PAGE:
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What are non-exception based error handling techniques in PHP?

Educative Team

Overview

The term exception describes an unexpected program, and it changes the flow of code if any conditional error occurs. Generally, it’s used to control unexpected errors in the program.

Example

Here is an example of exception handling in PHP, where we require an input that must be an even number.

<?php
function checkeven($number) {
  if($number%2!=0) {
    throw new Exception("<< Value must be an even number >>");
  }
  return true;
}

checkeven(3);
?>

Explanation

  • Line 2: We define the checkeven() function with the argument, $number.
  • Lines 3–4: We throw the exception << Value must be a even number >> if the number is odd.

Problems with exception handling

There are few problems with exception handling. For instance, it breaks the referential transparency (that is, the function will return the same value if it’s called with the same argument) and increases the complexity of the code. Moreover, exception object creation and stack trace calculation put a lot of strain on the runtime.

To overcome this issue, there are three important non-exception error handling techniques in PHP.

  1. Callbacks
  2. PHP error messages
  3. Default values

Callbacks

Callbacks refer to a function that is passed in another function as an argument. Instead of exception handling, we can use this function to avoid runtime strains.

Example

In the code example given below, the get_head() function is supposed to return the first index of the integer-indexed array. What if the user passes a string indexed array?

<?php 

function get_head(array $numbers)
{
  return $numbers[0];
}
// the string indexed array.
$myarray = array(
    "foo" => "bar",
    "bar" => "foo",
);
echo get_head($myarray)
?>

There must be a callback function here to handle the exception. Let’s look at the solution of the above problem using the callback function.

<?php 

function get_head(array $numbers, callable $callback)
{
  return isset($numbers[0]) ? $numbers[0] : $callback($numbers);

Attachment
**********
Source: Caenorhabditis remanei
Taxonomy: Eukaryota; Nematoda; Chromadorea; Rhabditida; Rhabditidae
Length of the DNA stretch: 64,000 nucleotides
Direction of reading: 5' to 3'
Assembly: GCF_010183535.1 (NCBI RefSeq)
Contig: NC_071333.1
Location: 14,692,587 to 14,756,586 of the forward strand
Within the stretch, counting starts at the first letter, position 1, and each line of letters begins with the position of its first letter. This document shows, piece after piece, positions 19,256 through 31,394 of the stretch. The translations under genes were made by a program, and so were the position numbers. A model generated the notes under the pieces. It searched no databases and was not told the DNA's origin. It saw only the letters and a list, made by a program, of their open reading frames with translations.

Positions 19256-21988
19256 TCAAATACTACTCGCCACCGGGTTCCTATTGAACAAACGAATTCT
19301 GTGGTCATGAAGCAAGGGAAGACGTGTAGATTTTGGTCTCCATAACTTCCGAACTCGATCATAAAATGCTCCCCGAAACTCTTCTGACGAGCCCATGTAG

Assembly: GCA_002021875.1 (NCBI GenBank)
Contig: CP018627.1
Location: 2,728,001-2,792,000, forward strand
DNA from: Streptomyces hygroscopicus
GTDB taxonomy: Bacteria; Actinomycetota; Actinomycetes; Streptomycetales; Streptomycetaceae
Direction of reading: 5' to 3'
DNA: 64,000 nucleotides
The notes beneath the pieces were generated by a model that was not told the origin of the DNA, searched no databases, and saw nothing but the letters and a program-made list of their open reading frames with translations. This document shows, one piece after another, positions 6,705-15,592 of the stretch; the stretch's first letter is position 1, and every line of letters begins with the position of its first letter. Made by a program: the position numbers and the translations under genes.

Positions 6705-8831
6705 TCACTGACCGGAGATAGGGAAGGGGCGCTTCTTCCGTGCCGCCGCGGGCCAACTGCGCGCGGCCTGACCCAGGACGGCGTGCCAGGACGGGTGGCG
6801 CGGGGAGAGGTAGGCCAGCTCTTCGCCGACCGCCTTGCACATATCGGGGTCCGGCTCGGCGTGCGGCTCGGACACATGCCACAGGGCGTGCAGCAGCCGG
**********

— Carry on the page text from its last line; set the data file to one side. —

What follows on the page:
}
$myarray = array(
    "foo" => "bar",
    "bar" => "foo",
);
echo get_head($myarray,'reset');
?>

PHP error messages

In this case, we can display the error message using the trigger_error() function whenever an exception appears.

Example

Let’s look at the example in which the increment() function is given with one parameter $num. This function is supposed to add 1 in the variable $num. What if the user passes a string into the function? For this problem, we’ll use the trigger_error() function in our program.

<?php 
function increment($num):int
{
  return is_int($num) ? $num+1 
  : trigger_error("non numeric value encountered", 
  E_USER_WARNING);
}
echo increment("Hello");
?>

Default values

In PHP, we can define the default values for error handling. This will work like the callback functions.

Example

Let’s look at an example of default values. We use the same code that we used in the callback example. In addition to the previous one, we’ve added a default value. So, if the array is integer-indexed, then the programs will return the default value.

<?php 

function get_head(array $numbers, $default="index value must be a string")
{
  return isset($numbers[0]) ? $numbers[0] : $default;
}
$myarray = array(
    "foo"=>"Hello",
    "boo"=>"world",
);

echo get_head($myarray);
?>

RELATED TAGS

error handling
callback functions
default values
php
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